Yoga Breathing: Exhale Technique
For yoga breathing, we use a technique of drawing the lower belly in throughout the exhalation.
The movement should feel natural and smooth, without force.
As a student progresses with this technique, they can gradually draw the belly in from the lowest point, just above the pubic bone, up to the middle/upper abdomen, and this method of breathing leads into uddhiyana and mūla bandha practice.
For most new students I see, this technique is unnatural and difficult. The level of control it requires for the breath and deep musculature of the abdomen requires a lot of focus.
Especially for students with anxiety, gradual movement of the belly seems entirely out reach. In fact, for many stressed or anxious students, the natural movement of the breath is reversed, with the belly expanding on exhale and drawing in on inhale.
How to Begin Exhale Technique
This technique can't be forced. Forcing the breath to move a way that is uncomfortable creates even more strain and stress, and can provoke symptoms of anxiety, including breathlessness, racing heart, and even feeling faint. Modifying the breath needs to be approached gradually.
Here are the steps I usually guide students through to find this technique:
- Begin lying down on your back, with your knees bend and feet on the floor. Support your head with a folded blanket or small pillow if you like for comfort.
- Place one or both hands on the lowest part of the belly, below the navel and just above the pubic bone. What do you feel in this space? Can you feel the warmth of your hand? Can you feel the weight of your hand? Just see what this space feels as you breathe naturally.
- Add a soft sound to each exhale, either saying "aaaah" or "mmmm" in a low, soft voice. Try to keep the volume and tone the same through the entire breath.
- Can you feel your belly gently sinking toward your spine when you make this sound? If so, continue making the sound as you exhale, feeling the sensation of your belly being drawn down toward the spine. If not, just concentrate on making the sound in the breath very smooth, and feel the warmth/weight of your hand on the lower belly as you breath.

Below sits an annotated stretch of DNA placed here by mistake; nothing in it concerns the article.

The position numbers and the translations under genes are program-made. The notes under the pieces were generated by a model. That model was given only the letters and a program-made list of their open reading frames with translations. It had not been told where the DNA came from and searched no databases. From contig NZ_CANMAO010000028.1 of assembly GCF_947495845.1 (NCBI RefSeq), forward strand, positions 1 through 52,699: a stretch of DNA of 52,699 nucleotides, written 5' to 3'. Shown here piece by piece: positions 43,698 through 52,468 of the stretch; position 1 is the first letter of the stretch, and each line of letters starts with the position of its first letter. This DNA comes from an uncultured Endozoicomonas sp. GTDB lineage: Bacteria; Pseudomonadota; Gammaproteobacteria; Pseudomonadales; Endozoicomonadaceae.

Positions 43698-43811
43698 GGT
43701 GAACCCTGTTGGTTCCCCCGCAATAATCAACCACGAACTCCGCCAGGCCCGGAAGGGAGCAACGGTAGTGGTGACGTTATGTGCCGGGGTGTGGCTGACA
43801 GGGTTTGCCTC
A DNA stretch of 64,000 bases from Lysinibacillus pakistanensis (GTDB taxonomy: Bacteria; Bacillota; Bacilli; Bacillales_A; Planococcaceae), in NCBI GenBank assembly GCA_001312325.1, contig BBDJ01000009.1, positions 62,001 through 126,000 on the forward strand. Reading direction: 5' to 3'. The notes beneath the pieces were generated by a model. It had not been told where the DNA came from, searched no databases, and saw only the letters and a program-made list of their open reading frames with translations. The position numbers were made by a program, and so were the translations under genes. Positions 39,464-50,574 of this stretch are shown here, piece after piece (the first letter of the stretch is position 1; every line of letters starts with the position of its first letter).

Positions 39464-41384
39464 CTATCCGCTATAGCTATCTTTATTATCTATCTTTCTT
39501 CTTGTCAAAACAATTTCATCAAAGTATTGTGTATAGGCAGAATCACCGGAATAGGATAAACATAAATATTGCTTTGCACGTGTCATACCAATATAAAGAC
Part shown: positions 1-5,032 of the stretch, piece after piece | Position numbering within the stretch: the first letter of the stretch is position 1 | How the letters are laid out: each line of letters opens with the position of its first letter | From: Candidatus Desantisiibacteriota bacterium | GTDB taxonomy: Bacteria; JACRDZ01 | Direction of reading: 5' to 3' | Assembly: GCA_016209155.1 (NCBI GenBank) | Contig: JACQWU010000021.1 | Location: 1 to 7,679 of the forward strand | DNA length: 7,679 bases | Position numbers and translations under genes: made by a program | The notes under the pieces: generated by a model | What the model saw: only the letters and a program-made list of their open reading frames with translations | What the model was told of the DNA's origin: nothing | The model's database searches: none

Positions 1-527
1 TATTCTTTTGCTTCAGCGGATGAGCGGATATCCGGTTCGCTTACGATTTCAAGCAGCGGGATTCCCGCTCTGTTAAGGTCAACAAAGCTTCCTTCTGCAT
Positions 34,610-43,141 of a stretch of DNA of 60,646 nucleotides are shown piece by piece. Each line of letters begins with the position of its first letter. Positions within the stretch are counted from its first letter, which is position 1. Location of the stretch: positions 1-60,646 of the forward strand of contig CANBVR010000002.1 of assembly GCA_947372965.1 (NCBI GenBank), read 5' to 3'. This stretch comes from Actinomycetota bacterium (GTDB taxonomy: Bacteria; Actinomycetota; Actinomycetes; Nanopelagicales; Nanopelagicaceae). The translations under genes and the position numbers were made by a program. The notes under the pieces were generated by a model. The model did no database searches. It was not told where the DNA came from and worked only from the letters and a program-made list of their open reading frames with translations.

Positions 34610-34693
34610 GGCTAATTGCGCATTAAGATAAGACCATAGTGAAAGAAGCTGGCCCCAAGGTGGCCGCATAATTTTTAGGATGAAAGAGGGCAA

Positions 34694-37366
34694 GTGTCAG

As the movement becomes easier to feel, and the sound in the breath is easy to sustain, I will teach students ujjayi breath. I also teach postures like apānāsana or uttānāsana to get the abdomen involved a bit more on the exhale so that the movement of the breath becomes linked with the movement of forward bending of the spine.
Especially in private lessons, I try not to bring students' attention to the movement of the belly until I can see that it's happening, or the exercise creates more stress!
Try it for yourself:
I have several yoga videos and class recordings for beginners that focus on developing and exploring this pattern of breathing, and most are very gentle and relaxing. Here are few lessons to give it a try:
Why do we prefer this breathing pattern?
There are a few reasons we use the exhale technique in yoga, as it improves breath capacity, improves lengthening in the lower back for forward bending poses and moves the apāna vayu region to help eliminate waste.
For me, one of the biggest benefits is the feeling of stability and groundedness that comes from the technique, since it gives students a feeling of being strong and calm. As the deepest muscles of the core become firmly engaged by the end of the breath cycle, students have greater stability and a foundation they can lift or extend from safely.
Drawing the lower abdomen also aids movement of lower digestive organs, promotes health and function of reproductive tissues in the abdomen and pelvis, and it stabilizes pelvic floor muscles and soft tissue.
In yogic anatomy (also called subtle anatomy), there is an idea that undigested food and experience sits like dirt (mala) in the lower abdomen, and that the action of drawing the abdomen up brings the dirt up to the digestive fire (agni) of the stomach. This stoking of our fire, improves our vitality and enables us to process and eliminate the stuff that's been around too long.
There is some science, too, that attempts to validate the experience.
Bottom line is, being able to engage and utilize the abdomen during the exhale opens a lot of doors for an effective practice. It's such a valuable tool, that I designed the entire Beginning Yoga class around practicing and experiencing it.
It takes regular practice at an appropriate level over time to develop this pattern so that it is subtle and done without force. One of my teachers, Dolphi Wertebecker, describes the breath as wild and skittish, like a feral kitten. You need to move gently and help it to trust you as you work with it.
How does it work for you? Have you tried it? How do you feel when you use it?